I was driving home from choir practice, along the windy road by the river, when a shadow loomed at the driver’s window, followed by a thump and a dreadful grinding sound.

The door opened enough to get out. The front mudguard was buckled, pressing tight against the wheel and a deer lay on the road. A young stag had run at the car, a sort of boy racer suffering from a surge in testosterone. I tugged at the mudguard to no avail then dragged the deer to the side of the road, decided there was much venison lying here and rang Mike to bring the trailer.

Headlights appeared and a small truck stopped. A jovial Coaster got out and introduced himself. Wayne was his name. He inspected the deer. ‘Jeez, you killed him.’ He had a torch and flashed it around. ‘Wait a minute, there’s another one.’ We moved to the other side of the road. This one was a bit older, with a greater show of antlers. ‘Bloody amazing. You got two deer. Wait until I tell my mates. Two in one hit.’ ‘You want one?’ ‘Wouldn’t say no. Been a while since I had venison.’ We inspected my vehicle. ‘What if we tie a strop around it and I give it a tug with the truck. You got a strop?’ I nodded. ‘You’re Paul aren’t you? You write in the paper.’ We shook hands. ‘My Dad’s into history.’ We hooked on the strop and he got into his truck and pulled back the mudguard. Mike turned up and we loaded the deer. Wayne gave me his number. ‘In case the insurance wants a witness. There’s a bloke in Leith Crescent will take the antlers – he does the velvet. I’ll text you his address.’

We went along a potholed road down to the river and gutted the deer. An amazing amount of intestine, heart and lung came out. It was a creature in the prime of life. The deer’s eye had become familiar. It had been a beautiful creature. We bumped back along the road which had a sign saying it was no longer maintained by the Council and hung the deer in the garage. Blood was still seeping from the carcass and a puff of steam could be seen close to the surface before I washed it down and covered it with a cloth. Already I felt an intimacy with the deer. As I washed the blood from my hands, the musty smell from its skin and body was on my clothes. It was the smell of a slept in bed; the smell of bodily juices. It was the smell of life and death.

Next morning Whaea brought down Darcy’s knives and I skinned the deer. It took a while. It’s fascinating how a skin is so intricately attached. The dogs watched, intensely interested. Now it was a matter of keeping off the flies. As I wrapped it carefully, the smell of the deer seemed permanently attached to me.

I rang the insurance company and entered another world, a world of money. I realised how many billions of dollars are attached to cars: loans, insurance, claims, a national network of approved panel beaters, road side rescuers… It was all pretty straightforward as I went through the list of questions, but the woman said the car could be a write off. Then Wayne rang. The incident was entering Coast folklore. ‘I told my mate. He’d never heard of it before. Two deer in one hit. You must have been travelling.’ I assured him I wasn’t. ‘Eighty k an hour.’ ‘ Go on mate, that’s the story for the insurance company. I’ve just been gutting mine. Anyway, here’s the blokes name for the antlers.’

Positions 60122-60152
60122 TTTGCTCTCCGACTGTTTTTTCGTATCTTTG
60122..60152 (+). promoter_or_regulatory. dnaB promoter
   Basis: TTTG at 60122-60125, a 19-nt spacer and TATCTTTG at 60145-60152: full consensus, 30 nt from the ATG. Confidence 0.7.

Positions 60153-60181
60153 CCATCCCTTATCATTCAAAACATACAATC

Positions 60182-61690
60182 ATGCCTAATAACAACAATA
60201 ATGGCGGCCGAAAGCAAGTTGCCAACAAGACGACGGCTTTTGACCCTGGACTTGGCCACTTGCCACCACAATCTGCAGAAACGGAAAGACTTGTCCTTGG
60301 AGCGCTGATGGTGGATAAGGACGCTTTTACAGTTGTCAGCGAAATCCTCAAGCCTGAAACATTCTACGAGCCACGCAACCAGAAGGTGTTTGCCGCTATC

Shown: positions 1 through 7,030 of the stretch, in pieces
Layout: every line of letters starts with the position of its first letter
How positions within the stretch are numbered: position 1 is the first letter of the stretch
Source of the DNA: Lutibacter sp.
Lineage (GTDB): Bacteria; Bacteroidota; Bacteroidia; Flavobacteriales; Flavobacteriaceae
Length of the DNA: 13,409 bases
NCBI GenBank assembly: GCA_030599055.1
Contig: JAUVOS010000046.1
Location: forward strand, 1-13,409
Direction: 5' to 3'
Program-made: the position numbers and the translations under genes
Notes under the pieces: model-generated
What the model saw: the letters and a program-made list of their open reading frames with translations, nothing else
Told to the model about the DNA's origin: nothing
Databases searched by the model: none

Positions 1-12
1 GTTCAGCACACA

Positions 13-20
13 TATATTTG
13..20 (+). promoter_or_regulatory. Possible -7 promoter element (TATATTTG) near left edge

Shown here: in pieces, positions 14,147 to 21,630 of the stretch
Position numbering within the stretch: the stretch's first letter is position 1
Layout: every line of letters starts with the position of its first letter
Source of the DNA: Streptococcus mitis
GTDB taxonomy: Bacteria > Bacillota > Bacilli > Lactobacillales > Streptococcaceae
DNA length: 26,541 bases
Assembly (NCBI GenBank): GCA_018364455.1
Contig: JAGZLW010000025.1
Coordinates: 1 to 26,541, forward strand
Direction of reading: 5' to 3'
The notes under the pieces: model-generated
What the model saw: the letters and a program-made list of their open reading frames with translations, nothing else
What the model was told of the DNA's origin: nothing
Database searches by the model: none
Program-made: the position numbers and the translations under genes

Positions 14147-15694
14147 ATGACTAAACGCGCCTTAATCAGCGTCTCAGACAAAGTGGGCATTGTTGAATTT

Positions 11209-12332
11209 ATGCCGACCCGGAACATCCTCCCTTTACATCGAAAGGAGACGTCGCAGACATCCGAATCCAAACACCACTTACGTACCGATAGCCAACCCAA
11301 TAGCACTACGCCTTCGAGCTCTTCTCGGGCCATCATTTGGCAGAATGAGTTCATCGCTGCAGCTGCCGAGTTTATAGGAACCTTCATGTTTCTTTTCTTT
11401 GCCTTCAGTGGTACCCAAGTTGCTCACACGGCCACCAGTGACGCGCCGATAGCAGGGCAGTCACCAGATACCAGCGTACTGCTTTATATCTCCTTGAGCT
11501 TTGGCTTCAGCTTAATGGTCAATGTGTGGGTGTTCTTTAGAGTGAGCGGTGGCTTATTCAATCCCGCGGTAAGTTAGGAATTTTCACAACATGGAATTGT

I levered the mudguard a bit more with a crow bar and drove to the panel beaters with my bike on the back. ‘This is the deer job, eh?’ He inspected it. ‘What’s it insured for?’ ‘Three seven.’ He grimaced. ‘I think it’s dead.’ ‘I’ve just had the motor rebuilt.’ ‘The trouble is the insurance company takes twenty five percent.’ ‘For doing what?’ He shrugged. ‘It doesn’t have to be pretty,’ I pleaded. ‘I don’t mind if the mudguard’s a different colour.’ He became more positive. ‘ In that case it might be possible. Not pretty?’ ‘No, I don’t care about pretty.’ ‘Leave it with me.’ I got my bike off. ‘Where do you live?’ ‘Blackball.’ ‘You riding home to Blackball?’ ‘Yeh.’ He gave me an unbelieving smile and disappeared. But it was good to bike back. On a bike you see things.

Mike came over after work and we cut up the deer and packaged it. So much venison. The dogs got some fleshy bones. They couldn’t believe the plenty. The chooks had a peck, so did the birds, followed by the flies. Even a moth was interested. We were back in another time. From hunger to plenitude. The hind legs were huge – a roast for Christmas Day. I chopped up the carcass with an axe for dog tucker.

By now the deer had become  story and food. That mad testosteroned moment of deer boy racing had run its course. The moon came out and I realised the digital world is a hoax, a lemon, a cop out, a parody of life. I won’t be sorry to leave it behind.

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